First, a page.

This morning, the University announced an exciting partnership with online-learning pioneer Coursera that has been in the works for several months. Working with University leaders, both the College and Graduate School of Arts & Sciences and the Darden School of Business have been carefully evaluating options leading to this new initiative, which could result in thousands of students having online access to world-class instruction from U.Va. You can read more about the partnership on UVa Today and about Coursera.
This opportunity for the College to partner with Coursera emerged from an A&S deans retreat on June 8 to discuss online educational innovations and kindred opportunities. I asked Philip Zelikow to reach out to Coursera and another group to learn more. Encouraged by what we learned from Coursera, we included other University officials in the dialogue and compared notes with what Darden had learned in separate contacts. VP and CIO James Hilton, joined by me and other A&S and Darden officials, then quizzed Coursera's leaders at length. We reviewed relevant materials. President Sullivan and Provost Simon then gave us the go-ahead to join the group of additional partners announced today.
U.Va. will offer four non-credit courses through Coursera starting in 2013 – three from the College and one from Darden. The three from the College are "How Things Work" taught by Lou Bloomfield (Physics), "Know Thyself" taught by Mitch Green (Philosophy), and "The Modern World: Global History since 1760" taught by Philip Zelikow (History).
Coursera is distinctive in that it is a partner with select institutions, who retain all rights and accountability for the content of their courses. Coursera also provides access to a remarkable platform that features emerging innovations in online assessment tools, the use of social media to form study groups around the world, and other insights. Coursera has two principal objectives: to provide access to quality higher education to students around the world and as a site for developing new and improving techniques to enhance the traditional university experience by working on how to move some material online while freeing up the use of classroom time for even higher value personal teaching.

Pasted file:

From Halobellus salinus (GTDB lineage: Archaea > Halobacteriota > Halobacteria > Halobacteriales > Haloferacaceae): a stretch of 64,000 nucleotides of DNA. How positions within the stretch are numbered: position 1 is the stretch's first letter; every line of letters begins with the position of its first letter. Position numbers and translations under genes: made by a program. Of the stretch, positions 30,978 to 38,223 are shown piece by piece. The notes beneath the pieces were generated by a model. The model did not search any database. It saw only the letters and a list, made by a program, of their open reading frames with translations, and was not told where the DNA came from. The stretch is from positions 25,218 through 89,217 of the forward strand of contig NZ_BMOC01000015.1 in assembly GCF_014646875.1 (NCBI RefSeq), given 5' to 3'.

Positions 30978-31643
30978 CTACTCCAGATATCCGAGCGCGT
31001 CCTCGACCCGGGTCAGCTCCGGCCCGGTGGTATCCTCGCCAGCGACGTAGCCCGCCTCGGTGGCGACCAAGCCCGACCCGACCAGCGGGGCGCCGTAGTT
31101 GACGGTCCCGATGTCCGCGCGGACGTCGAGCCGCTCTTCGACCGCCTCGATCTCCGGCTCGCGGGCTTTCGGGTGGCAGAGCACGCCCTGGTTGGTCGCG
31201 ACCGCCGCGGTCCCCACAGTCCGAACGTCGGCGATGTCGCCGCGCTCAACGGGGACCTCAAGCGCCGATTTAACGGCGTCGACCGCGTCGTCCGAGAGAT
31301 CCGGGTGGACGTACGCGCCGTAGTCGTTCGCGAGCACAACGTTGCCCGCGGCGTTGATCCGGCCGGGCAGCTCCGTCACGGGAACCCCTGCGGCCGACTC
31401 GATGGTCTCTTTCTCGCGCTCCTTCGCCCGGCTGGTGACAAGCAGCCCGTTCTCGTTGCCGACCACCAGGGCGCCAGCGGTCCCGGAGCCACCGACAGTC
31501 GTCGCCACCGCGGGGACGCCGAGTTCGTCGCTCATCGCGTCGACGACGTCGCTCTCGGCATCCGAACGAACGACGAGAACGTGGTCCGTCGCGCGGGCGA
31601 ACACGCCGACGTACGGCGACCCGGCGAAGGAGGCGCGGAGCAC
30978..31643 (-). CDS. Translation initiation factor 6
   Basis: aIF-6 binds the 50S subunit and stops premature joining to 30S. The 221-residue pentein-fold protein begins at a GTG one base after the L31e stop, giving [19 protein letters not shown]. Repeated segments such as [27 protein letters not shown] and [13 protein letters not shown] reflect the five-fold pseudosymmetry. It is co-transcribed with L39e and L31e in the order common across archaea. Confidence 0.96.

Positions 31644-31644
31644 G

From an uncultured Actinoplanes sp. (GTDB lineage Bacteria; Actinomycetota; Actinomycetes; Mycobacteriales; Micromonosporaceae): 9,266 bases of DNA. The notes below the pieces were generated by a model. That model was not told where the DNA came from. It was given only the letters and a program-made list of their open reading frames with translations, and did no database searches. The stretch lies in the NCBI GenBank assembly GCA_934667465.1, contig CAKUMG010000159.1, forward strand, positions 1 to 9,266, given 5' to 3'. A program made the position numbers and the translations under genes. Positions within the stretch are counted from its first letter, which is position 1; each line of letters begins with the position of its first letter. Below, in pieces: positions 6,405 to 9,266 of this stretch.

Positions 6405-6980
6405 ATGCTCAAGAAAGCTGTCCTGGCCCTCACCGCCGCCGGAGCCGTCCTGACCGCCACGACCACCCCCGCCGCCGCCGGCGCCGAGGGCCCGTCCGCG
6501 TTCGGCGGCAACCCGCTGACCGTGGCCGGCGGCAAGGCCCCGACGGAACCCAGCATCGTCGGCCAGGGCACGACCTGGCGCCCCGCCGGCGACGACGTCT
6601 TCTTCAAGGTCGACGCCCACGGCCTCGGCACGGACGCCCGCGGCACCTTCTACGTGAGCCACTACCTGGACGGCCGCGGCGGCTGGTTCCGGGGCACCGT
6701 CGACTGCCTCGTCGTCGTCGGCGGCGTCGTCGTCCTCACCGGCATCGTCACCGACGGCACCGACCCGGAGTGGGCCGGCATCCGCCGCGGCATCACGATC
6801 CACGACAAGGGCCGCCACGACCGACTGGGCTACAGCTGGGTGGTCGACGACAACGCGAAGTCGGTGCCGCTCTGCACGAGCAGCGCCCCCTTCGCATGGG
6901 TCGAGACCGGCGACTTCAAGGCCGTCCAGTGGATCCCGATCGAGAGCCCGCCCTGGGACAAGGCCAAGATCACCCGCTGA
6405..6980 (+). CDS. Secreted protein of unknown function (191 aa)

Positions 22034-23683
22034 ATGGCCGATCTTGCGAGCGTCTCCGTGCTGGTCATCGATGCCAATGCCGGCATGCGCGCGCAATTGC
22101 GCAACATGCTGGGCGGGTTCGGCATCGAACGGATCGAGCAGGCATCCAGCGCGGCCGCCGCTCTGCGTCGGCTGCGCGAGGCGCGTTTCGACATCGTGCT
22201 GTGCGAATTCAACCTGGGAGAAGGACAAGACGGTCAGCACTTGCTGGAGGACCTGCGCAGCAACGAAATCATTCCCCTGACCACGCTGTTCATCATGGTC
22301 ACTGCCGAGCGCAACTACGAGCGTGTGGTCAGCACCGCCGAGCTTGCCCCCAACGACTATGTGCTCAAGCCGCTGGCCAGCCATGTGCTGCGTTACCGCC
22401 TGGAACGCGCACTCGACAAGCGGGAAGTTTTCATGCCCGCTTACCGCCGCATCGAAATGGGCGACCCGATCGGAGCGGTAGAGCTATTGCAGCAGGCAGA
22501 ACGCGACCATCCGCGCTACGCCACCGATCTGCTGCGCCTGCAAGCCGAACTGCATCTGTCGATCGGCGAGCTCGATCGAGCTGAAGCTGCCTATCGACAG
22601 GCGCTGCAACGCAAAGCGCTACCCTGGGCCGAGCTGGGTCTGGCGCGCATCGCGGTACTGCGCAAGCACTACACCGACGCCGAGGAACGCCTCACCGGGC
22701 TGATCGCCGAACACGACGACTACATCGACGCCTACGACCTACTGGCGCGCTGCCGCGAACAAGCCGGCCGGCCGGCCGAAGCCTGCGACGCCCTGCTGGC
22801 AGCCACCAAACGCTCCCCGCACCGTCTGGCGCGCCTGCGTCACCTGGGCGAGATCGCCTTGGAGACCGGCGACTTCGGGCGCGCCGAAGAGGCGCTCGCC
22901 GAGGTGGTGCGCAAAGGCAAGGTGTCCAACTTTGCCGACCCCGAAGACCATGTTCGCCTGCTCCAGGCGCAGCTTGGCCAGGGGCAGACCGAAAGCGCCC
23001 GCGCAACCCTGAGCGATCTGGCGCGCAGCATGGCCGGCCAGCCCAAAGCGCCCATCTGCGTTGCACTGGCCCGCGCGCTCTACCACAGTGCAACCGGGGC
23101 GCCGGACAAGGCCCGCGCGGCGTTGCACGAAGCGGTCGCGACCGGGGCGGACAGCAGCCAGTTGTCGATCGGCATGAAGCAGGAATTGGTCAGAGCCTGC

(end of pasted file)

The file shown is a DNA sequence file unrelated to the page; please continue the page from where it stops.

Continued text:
One of the great advantages for us in this partnership is the opportunity to be involved in the early stages of an ambitious research and development project. We gain access to the latest technology and software and share best practices with other leading universities learning from and experimenting with new methods. We expect other U.Va. professors will wish to offer their courses too, and we look forward to building a process to enable that. We understand that, as this is catching on, Stanford has "flipped" more classes in the last six months than in the previous six years.
We welcome the chance to join in this fascinating educational innovation that may improve the quality of our educational experience on Grounds while making more educational offerings available to a great many people who otherwise would not have access to such opportunities at all.